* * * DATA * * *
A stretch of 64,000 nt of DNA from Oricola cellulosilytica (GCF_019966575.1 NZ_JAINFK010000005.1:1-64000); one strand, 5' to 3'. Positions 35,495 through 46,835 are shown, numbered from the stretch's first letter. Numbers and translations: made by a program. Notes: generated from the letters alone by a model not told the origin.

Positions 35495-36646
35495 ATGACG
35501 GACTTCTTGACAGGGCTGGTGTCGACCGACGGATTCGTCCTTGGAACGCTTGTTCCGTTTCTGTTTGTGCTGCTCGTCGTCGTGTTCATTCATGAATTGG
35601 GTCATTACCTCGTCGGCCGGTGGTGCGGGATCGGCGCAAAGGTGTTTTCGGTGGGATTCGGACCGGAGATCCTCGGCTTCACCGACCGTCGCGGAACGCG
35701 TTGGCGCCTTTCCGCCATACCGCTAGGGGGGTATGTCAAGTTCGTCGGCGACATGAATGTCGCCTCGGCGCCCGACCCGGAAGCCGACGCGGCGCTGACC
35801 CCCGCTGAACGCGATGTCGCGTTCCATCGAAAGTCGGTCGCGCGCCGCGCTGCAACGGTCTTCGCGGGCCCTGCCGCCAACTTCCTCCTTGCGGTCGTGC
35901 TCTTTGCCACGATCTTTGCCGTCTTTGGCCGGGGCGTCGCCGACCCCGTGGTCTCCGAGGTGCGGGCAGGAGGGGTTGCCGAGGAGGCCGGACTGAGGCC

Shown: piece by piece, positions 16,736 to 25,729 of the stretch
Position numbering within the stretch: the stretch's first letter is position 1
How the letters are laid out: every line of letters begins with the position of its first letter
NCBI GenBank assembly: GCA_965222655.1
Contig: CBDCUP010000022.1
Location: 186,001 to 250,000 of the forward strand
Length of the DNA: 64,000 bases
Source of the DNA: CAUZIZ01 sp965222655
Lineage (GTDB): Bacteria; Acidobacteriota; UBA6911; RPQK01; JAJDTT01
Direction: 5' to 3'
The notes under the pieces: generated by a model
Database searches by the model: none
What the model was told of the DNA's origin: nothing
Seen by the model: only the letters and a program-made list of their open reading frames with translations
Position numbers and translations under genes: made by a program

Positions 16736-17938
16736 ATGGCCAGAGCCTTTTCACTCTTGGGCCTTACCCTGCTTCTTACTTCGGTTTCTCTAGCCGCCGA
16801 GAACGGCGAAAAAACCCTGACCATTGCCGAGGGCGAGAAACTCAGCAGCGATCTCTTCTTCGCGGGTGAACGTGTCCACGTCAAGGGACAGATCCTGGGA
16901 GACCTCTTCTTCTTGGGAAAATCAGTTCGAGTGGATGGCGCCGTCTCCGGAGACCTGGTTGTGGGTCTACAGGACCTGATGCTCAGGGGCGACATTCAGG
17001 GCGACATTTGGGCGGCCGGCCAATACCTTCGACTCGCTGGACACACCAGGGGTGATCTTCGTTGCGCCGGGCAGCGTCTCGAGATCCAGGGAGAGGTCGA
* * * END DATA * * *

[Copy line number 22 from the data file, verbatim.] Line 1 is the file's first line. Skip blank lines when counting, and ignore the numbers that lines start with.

Seen by the model: only the letters and a program-made list of their open reading frames with translations